It’s never been easy for Sheldon Cooper to express emotions. Well, that’s not entirely true. He’s perfectly at home criticizing other people, or making sure they know what’s bothering him at any given moment. Genuine, earnest, heartfelt emotions though? Those aren’t for Sheldon Cooper. He’s a man of science, and one who struggles to understand social cues and norms. In the early seasons of The Big Bang Theory it was unthinkable that anybody could survive living with him, never mind actually beginning a romantic relationship that might lead to marriage.
The Big Bang Theory isn’t strictly the story of Sheldon Cooper — it’s a sitcom, so there’s not much of an overarching story in general — but his journey encapsulates a lot of what this show is about, or at least what it’s morphed into. The show underwent a significant change when it added Mayim Bialik and Melissa Rauch as series regulars, their presence a boon for the show, allowing it to explore more mature stories. Yes, the “nerd” humor was still there in spades, but so was a renewed focus on relationships, marriage, responsibility, and the necessity of adapting to change as one gets older.
At the heart of that change is Sheldon Cooper, the man most resistant to it. He’s grown a lot across 11 seasons. He’s still obnoxious and selfish, but he’s learning to be better to the people around him. That growth is evident throughout “The Bow Tie Asymmetry,” the season 11 finale that finally sees Sheldon and Amy tie the knot. There’s none of the cruel humor that defines some episodes, and no romantic plans derailed by something silly or that suggests Sheldon is uncaring. Instead, this is about as straightforward as The Big Bang Theory gets, and that’s a good thing.
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It’s a good thing because it allows the characters, and the marriage, to take center stage. With a Saturday wedding all planned and ready to go, Penny is running point and keeping everyone organized. While the rest of the group can’t decide on a nerdy movie metaphor to describe their current duties, Penny is making sure they all understand what they’re supposed to be doing to keep the wedding on schedule.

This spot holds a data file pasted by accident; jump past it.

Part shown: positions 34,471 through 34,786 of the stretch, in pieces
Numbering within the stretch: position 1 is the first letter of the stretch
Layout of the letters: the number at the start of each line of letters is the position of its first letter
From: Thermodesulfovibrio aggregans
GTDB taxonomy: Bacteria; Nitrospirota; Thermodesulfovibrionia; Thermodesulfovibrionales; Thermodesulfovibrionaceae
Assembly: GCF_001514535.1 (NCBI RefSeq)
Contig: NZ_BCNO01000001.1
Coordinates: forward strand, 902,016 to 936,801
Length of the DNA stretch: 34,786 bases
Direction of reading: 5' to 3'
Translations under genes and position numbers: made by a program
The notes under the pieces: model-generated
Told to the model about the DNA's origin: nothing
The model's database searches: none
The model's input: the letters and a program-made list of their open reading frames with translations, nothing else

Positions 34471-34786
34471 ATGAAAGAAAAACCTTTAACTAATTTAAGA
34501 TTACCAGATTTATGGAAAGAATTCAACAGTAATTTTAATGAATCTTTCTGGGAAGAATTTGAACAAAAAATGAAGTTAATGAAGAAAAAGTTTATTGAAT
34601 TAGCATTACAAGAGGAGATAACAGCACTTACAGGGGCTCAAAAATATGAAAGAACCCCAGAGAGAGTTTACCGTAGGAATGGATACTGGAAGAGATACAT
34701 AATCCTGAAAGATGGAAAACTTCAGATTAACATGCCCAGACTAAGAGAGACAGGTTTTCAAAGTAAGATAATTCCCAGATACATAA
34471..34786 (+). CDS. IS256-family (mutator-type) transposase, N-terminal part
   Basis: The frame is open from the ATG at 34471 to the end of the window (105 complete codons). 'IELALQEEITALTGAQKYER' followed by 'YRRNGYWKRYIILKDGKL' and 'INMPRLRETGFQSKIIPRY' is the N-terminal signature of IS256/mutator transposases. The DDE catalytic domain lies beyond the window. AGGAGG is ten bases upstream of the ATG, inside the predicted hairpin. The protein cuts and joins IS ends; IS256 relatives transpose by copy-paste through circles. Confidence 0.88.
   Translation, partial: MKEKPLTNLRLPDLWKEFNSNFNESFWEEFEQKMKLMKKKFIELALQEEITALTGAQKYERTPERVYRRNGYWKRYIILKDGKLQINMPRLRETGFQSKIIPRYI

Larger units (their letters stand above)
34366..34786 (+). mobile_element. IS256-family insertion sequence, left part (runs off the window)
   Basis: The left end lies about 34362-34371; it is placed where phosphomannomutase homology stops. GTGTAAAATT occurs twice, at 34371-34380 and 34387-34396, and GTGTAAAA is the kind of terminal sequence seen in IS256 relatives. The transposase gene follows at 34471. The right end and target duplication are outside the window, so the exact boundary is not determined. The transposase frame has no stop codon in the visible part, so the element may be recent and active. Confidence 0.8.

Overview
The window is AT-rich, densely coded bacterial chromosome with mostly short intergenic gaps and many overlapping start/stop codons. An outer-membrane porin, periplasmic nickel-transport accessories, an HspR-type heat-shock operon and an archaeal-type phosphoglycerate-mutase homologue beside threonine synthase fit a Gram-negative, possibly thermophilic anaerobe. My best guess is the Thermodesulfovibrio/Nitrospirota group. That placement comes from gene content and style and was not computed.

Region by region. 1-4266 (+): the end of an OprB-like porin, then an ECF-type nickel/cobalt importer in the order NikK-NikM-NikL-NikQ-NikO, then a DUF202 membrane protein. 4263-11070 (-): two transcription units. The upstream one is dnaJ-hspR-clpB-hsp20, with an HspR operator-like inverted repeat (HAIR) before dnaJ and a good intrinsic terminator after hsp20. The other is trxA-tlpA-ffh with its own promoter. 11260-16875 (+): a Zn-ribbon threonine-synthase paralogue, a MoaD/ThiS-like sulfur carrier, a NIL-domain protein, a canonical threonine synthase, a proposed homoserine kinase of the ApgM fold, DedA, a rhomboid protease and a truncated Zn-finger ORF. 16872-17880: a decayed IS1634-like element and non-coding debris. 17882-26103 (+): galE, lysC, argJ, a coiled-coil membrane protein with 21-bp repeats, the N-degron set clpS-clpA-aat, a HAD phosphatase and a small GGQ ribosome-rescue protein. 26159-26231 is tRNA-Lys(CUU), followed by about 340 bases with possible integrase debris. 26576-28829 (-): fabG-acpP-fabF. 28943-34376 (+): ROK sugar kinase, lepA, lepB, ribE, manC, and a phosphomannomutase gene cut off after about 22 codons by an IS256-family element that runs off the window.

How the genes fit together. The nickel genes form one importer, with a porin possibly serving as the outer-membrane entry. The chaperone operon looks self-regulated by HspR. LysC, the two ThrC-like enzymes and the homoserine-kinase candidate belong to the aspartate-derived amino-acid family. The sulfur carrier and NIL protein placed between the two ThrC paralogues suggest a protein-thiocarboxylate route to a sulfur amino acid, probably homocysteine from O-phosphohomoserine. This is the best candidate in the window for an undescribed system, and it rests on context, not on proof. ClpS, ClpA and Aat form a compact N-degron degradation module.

Doing so isn’t all that easy, especially when parents are involved. Penny picks up Amy’s parents, played by Kathy Bates and Teller of Penn and Teller, from the airport and gets a quick introduction to their particular dynamic. In other words, Amy’s mother has trouble uttering sentences that aren’t judgments and insults, and Amy’s father has trouble uttering sentences in general.
Raj doesn’t fare much better with Sheldon’s mother and sister, who spend most of the ride passive aggressively attacking each other over the fact that Sheldon’s sister is pregnant and separated from her husband. By the time they get back to the apartment, Penny is exhausted, but everyone else is excited to see the family and finally begin the day-long celebration.
Before the wedding can get started though, The Big Bang Theory has to set up two surprises. The first sees Howard find a lost dog, and when he calls the owner to come pick it up, he discovers that he’s found Mark Hamill’s dog. Returning “Bark Hamill” to his owner is a dream come true, but the interaction doesn’t end there. Hamill wants to pay Howard back somehow, and that’s when he comes up with an idea. He rushes over to Stuart’s comic book store and tells him that he’s convinced Mark Hamill to officiate Sheldon and Amy’s wedding. That prompts Alice, who Stuart’s asked to accompany him to the wedding, to agree to the date, setting up the episode’s second surprise: Stuart may legitimately have found someone who thinks fondly of him. (Recap continues on next page)